This report is premised on two key points: (i) efficient, accessible and safe retail payment systems and services are critical for greater financial inclusion; and (ii) a transaction account is an essential financial service in its own right and can also serve as a gateway to other financial services. For the purposes of this report, transaction accounts are defined as accounts (including e-money/prepaid accounts) held with banks or other authorised and/or regulated payment service providers (PSPs), which can be used to make and receive payments and to store value.

The report is structured into five chapters. The first chapter provides an introduction and general overview, including a description of the PAFI Task Force and its mandate, a brief discussion of transaction accounts, and the barriers to the access and usage of such accounts. The second chapter gives an overview of the retail payments landscape from a financial inclusion perspective. The third chapter forms the core analytical portion of the report and outlines a framework for enabling access and usage of payment services by the financially excluded. Each component of this framework is discussed in detail in the report.

Digital banking in emerging Asia – progress and prospects

22 May 2016

Personal finance trends across emerging Asia have seen a visible shift towards digital banking over the past five years. The region’s favourable demographics, high mobile adoption rate and deepening internet penetration have opened opportunities for banks to leverage on technology for bridging a widening financial inclusion gap. Convenience banking has assumed priority, with banks offering a gamut of financial services through web portals and mobile apps while redesigning their backend technology architecture. However, still at an incipient stage, EM Asia’s digital banking transformation process has led to a new set of challenges for policymakers in terms of redefining the regulatory framework; and traditional banks are striving to convert customers to the digital platform in the wake of stiff competition from new age ecommerce companies. Against this backdrop, this watch examines the current state of digital banking transformation across emerging Asian economies, the challenges it presents for various stakeholders to overcome and its future prospects, especially in light of the region’s efforts to deepen financial inclusion.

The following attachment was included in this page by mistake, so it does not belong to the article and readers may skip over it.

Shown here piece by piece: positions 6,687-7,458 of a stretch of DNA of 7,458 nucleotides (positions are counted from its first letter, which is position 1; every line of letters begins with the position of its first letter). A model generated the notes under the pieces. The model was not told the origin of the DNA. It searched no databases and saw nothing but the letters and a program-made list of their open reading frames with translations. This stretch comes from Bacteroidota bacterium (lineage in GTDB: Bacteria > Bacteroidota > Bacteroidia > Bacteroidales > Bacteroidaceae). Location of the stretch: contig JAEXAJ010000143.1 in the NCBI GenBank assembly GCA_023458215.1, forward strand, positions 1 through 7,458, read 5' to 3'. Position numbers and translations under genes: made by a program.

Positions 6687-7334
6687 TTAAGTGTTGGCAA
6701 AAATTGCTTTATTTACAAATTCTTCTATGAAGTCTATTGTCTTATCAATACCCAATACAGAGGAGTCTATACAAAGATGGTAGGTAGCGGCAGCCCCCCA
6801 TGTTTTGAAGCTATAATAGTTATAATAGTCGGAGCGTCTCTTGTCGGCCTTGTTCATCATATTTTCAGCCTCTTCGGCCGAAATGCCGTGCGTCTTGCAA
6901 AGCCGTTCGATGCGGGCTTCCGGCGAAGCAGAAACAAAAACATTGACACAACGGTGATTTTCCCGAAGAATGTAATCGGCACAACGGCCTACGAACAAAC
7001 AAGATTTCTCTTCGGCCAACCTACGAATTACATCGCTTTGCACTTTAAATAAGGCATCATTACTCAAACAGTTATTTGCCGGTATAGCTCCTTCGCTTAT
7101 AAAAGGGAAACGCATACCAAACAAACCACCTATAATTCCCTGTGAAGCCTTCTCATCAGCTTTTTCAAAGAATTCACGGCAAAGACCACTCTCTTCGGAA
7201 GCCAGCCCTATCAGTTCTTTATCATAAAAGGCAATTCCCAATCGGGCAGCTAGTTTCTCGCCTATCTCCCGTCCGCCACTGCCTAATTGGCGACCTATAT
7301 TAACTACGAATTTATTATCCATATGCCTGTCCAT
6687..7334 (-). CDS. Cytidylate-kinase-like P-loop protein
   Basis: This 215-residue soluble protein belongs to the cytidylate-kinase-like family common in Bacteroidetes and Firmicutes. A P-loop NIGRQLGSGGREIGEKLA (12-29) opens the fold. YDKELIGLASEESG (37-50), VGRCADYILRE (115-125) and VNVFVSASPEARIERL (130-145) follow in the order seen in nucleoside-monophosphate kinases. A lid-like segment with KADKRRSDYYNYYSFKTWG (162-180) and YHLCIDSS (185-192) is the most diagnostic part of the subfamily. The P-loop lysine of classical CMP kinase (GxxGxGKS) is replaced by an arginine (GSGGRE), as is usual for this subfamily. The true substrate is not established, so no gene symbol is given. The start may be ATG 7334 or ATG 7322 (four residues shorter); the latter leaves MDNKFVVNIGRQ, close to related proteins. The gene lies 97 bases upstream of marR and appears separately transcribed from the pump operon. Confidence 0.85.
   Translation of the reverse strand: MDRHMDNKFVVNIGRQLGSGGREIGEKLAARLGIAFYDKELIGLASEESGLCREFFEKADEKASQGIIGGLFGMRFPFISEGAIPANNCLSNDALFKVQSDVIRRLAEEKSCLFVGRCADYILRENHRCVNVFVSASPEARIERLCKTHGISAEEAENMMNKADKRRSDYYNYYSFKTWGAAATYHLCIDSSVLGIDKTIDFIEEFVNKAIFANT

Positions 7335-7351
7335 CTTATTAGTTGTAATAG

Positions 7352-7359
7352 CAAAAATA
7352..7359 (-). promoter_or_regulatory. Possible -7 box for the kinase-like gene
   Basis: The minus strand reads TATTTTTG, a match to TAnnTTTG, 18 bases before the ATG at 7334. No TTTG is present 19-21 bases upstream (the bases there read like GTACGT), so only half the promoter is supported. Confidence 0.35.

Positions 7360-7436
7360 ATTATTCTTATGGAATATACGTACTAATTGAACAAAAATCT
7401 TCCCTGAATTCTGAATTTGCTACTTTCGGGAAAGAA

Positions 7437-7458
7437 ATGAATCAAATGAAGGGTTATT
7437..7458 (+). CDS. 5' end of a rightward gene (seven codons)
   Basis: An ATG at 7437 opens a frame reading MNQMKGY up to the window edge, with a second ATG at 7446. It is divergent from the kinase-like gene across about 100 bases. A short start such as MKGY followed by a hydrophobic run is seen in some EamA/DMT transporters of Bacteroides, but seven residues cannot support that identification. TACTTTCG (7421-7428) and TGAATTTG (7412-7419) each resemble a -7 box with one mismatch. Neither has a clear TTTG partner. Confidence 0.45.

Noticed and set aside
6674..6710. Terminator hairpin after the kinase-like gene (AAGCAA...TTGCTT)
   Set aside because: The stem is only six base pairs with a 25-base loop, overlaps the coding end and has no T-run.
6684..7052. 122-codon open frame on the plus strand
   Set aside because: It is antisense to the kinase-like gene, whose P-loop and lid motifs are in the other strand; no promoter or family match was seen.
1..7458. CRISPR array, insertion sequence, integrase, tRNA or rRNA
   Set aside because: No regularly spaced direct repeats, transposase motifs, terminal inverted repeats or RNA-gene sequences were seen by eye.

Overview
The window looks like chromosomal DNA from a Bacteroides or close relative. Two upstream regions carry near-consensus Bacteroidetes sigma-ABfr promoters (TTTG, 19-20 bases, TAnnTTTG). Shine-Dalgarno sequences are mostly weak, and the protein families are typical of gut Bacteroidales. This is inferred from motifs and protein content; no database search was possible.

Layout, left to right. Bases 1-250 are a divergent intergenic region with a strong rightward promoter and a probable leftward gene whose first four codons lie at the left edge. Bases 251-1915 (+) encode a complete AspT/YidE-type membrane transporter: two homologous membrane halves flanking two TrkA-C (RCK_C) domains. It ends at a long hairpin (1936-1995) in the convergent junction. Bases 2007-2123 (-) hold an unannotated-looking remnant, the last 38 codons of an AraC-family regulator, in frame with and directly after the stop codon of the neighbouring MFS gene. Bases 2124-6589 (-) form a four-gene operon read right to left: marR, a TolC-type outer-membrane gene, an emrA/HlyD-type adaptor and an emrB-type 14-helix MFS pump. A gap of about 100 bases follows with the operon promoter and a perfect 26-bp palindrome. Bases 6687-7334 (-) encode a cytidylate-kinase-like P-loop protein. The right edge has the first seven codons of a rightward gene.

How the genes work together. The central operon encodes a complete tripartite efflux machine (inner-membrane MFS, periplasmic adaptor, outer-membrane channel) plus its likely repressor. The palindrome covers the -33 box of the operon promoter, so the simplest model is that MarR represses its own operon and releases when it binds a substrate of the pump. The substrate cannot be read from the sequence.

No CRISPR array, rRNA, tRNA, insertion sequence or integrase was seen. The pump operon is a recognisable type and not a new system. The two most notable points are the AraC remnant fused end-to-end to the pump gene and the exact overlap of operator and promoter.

The Status of Financial Inclusion, Regulation, and Education in India

29 Apr 2016

India’s financial inclusion agenda has witnessed a paradigm shift over the last decade, away from an emphasis on credit to a more comprehensive approach toward financial services (e.g., opening bank accounts and offering basic financial products, such as insurance). This paper describes the structure of banking and microfinance institutions in India relevant to the developing model of financial inclusion, as well as relevant regulatory structure and modes of delivery. It explains the current state of financial inclusion, as well as regulatory changes necessary to make the new architecture for inclusion viable, including a critique of some of the recommendations of the Mor Committee on Comprehensive Financial Services for Small Businesses and Low-Income Households. The paper then reviews modes of delivery and the regulatory structure being contemplated or recently introduced. It assesses the suitability objective envisaged as critical for inclusion, associated challenge of revamping consumer protection laws, and imperative of improving financial literacy. The paper also discusses the case of micro, small, and medium-sized enterprises in the given context